Techniques

Deep Tissue Massage

Deep Tissue massage is designed to relieve severe tension in the muscle and the connective tissue or fascia. This type of massage focuses on the muscles located below the surface of the top muscles. Deep tissue massage is often recommended for individuals who experience consistent pain, are involved in heavy physical activity, such as athletes, and patients who have sustained physical injury. It is also not uncommon for receivers of Deep Tissue Massage to become sore or even bruised over the next few days, this generally feels like you’ve had a good workout and will subside over a few days, leaving the muscles feeling looser and less painful.

Neuromuscular therapy (NMT)

Is a form of massage. It is distinguished from other types of massage in that a quasi-static pressure is applied to the skin with the aim of stimulating specific areas of skeletal muscle. Often these areas of muscle are myofascial trigger points.

The application of NMT is dependent on several key factors:

  • The location of myofascial trigger points
  • Force has to be applied to the skin surface with the correct pressure and timing if muscle is to be stimulated

Strain-Counterstrain 

Is a type of “positional release” created in the early 1960s by Lawrence Jones, D.O. It is a hands-on treatment that alleviates muscle and connective tissue tightness by the use of very specific treatment. During the procedure, the involved tissue is “slackened” causing a relaxation of the “spasm” which, in turn, allows local areas of inflammation, trapped within the painful tissue to dissipate. Following this “release” there is an immediate reduction of pain and tension in the involved tissue. This relaxation helps restore normal joint mobility and is also beneficial to other structures in the region that may have been compressed.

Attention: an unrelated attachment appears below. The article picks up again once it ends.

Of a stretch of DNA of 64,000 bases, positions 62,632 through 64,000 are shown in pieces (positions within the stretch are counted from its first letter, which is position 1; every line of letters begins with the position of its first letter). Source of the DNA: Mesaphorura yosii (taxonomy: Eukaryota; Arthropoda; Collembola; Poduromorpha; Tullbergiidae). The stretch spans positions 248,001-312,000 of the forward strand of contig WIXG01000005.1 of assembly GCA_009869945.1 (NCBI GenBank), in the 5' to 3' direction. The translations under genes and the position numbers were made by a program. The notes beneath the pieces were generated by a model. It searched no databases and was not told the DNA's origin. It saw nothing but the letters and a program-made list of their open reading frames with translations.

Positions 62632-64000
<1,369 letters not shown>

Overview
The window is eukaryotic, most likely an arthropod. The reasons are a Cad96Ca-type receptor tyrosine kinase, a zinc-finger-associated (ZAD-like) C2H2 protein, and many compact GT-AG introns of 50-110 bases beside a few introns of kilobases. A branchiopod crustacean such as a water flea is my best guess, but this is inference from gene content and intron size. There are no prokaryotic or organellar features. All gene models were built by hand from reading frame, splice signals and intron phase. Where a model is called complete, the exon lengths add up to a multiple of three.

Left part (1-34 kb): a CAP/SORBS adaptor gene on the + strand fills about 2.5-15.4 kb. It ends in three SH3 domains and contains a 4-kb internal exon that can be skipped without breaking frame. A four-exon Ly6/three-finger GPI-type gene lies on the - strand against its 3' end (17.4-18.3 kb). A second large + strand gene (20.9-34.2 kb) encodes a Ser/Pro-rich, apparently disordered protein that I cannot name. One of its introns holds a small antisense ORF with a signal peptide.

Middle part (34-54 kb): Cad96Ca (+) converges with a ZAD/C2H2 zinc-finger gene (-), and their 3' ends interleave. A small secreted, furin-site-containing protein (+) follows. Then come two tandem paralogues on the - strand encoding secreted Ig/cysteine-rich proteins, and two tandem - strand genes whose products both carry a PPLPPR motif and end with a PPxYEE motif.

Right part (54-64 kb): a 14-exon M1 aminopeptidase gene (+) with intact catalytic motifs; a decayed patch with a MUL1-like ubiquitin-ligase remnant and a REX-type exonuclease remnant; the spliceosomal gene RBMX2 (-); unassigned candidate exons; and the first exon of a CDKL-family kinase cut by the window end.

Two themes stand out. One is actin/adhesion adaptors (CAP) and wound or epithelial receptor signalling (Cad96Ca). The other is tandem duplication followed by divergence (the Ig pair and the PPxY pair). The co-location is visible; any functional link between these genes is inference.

Myofascial Release

The fascial system is totally one structure that is present from your head to foot without any interruption. It is a seamless web of connective tissue that covers and connects the muscles, organs, and skeletal structures, located between the skin and the underlying structure of muscle and bone.

The fascia is manipulated, directly or indirectly, to allow the connective tissue fibers to reorganise themselves in a more flexible, functional fashion.

Injuries, stress, inflammation, trauma, and poor posture can cause restriction to fascia. Since fascia is an interconnected web, the restriction or tightness to fascia at a place, with time can spread to other places in the body like a pull in a sweater.The goal of myofascial release is to release fascia restriction and restore its tissue health.

Joint Mobilisation

Is a type of passive movement of a skeletal joint. It is usually aimed at a ‘target’ synovial joint with the aim of achieving a therapeutic effect. When applied to the spine, it is known as spinal mobilisation

Spinal mobilisation is a type of passive movement of a spinal segment or region. It is a gentle, often oscillatory, passive movement applied to a spinal region or segment so as gently to increase the passive range of motion of that segment or region.

Muscle Energy Technique

Is used in osteopathic medicine and physical therapy to treat somatic dysfunction presenting as loss of range of motion secondary to muscular inhibition.

Muscle Energy is an Active (requires patient utilization of force) Direct (engages the barrier) technique that promotes muscle relaxation by activating the golgi tendon reflex.

Purpose is to gain motion that is limited by restrictions of neuromuscular structures.

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